That particular missed call didn’t matter, because the Dolphins committed an illegal hands to the face penalty. But more and more, officials are missing false starts. The Chargers benefited against the Steelers last week on maybe the worst missed false start of all time, and we also saw an official get fired for missing one earlier this season. (The Chargers also benefited from that one. Coincidence or CONSPIRACY? You make the call!)
Can we start calling false starts, people?
Also, this is pass interference:
But then again, if you watched Philly-Dallas, you’d have no idea whatsoever what pass interference actually is.
It’s just incredibly frustrating to watch these games when calls are made so inconsistently across the board — and I’m just some guy who watches games for fun. I can’t imagine how maddening it would be if my way of life and my profession depended on these calls being made or not made by officials.
–Josh Gordon caught five passes for 96 yards. He now has 701 receiving yards in 10 games with New England, and 718 receiving yards overall this year. The man had 638 receiving yards from 2014-17. What a story he’s become.
–David Andrews got to spike a football.
–One thing you have to appreciate about Julian Edelman is that yeah, he’ll occasionally make a pretty bad drop:
But he is such a reliable and tenacious football player that the quarterback shows absolutely no hesitancy to go right back to him on the very next snap to convert a third-and-2. He of course made the catch, running a near-identical quick out route on the same exact spot on the field, on a near-identical pass.
–Does this look good to you?
It doesn’t look good to me.
I’m sure it’ll be fine, though.
–Overall, what I’m left with is frustration. As someone who believes in logic and reason and a natural order to the universe, I just hate the idea that “well crazy stuff happens in Miami” can continue to serve as an explanation for these games as well as a predictor of future games to come. I just don’t like it. I need concrete, black-and-white, yes/no, up/down, solid foundations of information to fuel my belief system. And yet now I have to surrender to the truth in a statement such as “it’s a house of horrors for Brady and Belichick, so expect some mayhem” to be factual.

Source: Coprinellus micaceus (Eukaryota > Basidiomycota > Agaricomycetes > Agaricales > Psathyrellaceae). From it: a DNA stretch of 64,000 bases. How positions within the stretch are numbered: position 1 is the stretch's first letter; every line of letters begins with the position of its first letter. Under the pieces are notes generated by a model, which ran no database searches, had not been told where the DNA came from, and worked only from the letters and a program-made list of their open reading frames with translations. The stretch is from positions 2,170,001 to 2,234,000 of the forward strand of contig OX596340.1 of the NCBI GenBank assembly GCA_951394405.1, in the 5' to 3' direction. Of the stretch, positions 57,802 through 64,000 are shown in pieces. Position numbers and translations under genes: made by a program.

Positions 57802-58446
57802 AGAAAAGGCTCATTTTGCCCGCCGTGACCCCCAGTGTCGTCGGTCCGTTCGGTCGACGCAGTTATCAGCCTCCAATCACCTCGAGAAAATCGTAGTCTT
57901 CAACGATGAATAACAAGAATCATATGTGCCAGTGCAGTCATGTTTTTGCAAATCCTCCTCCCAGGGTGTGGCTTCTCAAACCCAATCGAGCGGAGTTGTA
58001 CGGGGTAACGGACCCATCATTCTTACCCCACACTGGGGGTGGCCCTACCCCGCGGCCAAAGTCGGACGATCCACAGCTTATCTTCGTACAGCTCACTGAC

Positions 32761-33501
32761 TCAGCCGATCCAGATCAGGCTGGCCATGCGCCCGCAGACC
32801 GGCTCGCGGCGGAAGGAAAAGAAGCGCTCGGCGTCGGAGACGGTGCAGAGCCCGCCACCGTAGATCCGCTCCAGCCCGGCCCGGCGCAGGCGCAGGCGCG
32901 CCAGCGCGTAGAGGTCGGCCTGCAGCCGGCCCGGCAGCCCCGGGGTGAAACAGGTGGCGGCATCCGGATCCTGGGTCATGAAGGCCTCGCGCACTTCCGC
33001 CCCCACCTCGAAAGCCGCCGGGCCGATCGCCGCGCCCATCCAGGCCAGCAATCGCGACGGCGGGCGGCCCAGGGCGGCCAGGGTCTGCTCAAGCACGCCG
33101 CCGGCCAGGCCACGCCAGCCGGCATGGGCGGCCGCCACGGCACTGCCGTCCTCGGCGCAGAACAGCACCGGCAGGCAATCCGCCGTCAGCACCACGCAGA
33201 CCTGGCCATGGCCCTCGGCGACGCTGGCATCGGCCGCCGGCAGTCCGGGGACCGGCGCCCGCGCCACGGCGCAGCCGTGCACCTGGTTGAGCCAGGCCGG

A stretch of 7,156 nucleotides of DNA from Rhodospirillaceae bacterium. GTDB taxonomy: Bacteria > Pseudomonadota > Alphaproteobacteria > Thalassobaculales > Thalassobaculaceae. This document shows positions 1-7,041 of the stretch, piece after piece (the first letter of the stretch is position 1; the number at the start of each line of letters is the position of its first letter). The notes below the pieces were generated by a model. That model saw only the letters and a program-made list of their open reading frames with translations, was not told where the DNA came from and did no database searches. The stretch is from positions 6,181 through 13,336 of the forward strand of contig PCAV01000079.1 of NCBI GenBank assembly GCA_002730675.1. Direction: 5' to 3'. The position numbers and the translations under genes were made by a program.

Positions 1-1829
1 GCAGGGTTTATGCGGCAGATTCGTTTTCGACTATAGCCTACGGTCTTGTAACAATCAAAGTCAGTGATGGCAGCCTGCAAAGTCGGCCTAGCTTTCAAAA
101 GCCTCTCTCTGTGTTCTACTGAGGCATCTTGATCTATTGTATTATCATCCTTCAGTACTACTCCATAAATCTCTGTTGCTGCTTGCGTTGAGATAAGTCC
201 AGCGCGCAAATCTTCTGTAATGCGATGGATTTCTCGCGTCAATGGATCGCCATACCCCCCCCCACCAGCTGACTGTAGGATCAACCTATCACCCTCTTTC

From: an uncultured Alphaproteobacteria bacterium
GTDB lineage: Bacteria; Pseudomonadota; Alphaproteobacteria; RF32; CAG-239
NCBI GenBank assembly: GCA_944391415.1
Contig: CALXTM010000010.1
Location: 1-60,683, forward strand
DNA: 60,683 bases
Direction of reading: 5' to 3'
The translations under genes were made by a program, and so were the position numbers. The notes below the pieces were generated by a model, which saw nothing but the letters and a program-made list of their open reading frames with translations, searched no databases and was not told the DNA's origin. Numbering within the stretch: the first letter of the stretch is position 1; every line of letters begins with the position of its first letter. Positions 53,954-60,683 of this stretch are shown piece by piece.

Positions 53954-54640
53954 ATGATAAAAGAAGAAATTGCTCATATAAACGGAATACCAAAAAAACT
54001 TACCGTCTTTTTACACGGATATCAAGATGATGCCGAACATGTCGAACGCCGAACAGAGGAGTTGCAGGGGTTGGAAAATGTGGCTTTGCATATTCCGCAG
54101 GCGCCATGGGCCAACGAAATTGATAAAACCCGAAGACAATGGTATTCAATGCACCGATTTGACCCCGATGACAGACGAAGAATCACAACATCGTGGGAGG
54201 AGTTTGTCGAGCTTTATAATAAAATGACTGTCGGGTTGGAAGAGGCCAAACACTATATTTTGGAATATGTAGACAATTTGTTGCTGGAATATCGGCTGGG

So, yeah. The Patriots lost Sunday, sure, but so did I. Sympathy cards are now being accepted. Thank you.
–I do believe it’s fair to say that some of the overreaction (i.e. “THIS TEAM SUCKS!”) can be attributed to Patriots followers having to adapt to the fact that this team is … just like every other team. Obviously it’s hard to pinpoint one, unified reaction from an entire region of football fans and commentators. People are individuals, you know? Still, it does feel like there’s a lot of consternation in New England at the moment.
This is to say, on a weekly basis, the Patriots are vulnerable. They’ll probably win (they have won 64 percent of their games this year), but they also might lose. That end result part is not particularly unique to this year — they’ve lost an average of four games per year over the past decade — but the team’s faults and flaws are pretty well-established at this point. We know what they are.
That’s not to say they’re bad. That’s not to say they can’t win a championship. It is simply to say that maybe instead of having something like an 80 percent chance of making the conference title game and a 50-50 shot of making the Super Bowl, those odds have dropped to, say, 50 and 25 percent, respectively.
That’s still very good! Those are still odds that most every team in this league would kill to have. But they are nevertheless a dip for a team that has established itself as the gold standard for excellence over the past two decades. Everybody appears to be handling this change differently.
–Anyways, that was a whole lot of words right there, when really, the only thing needed to describe that game was captured in a single photograph.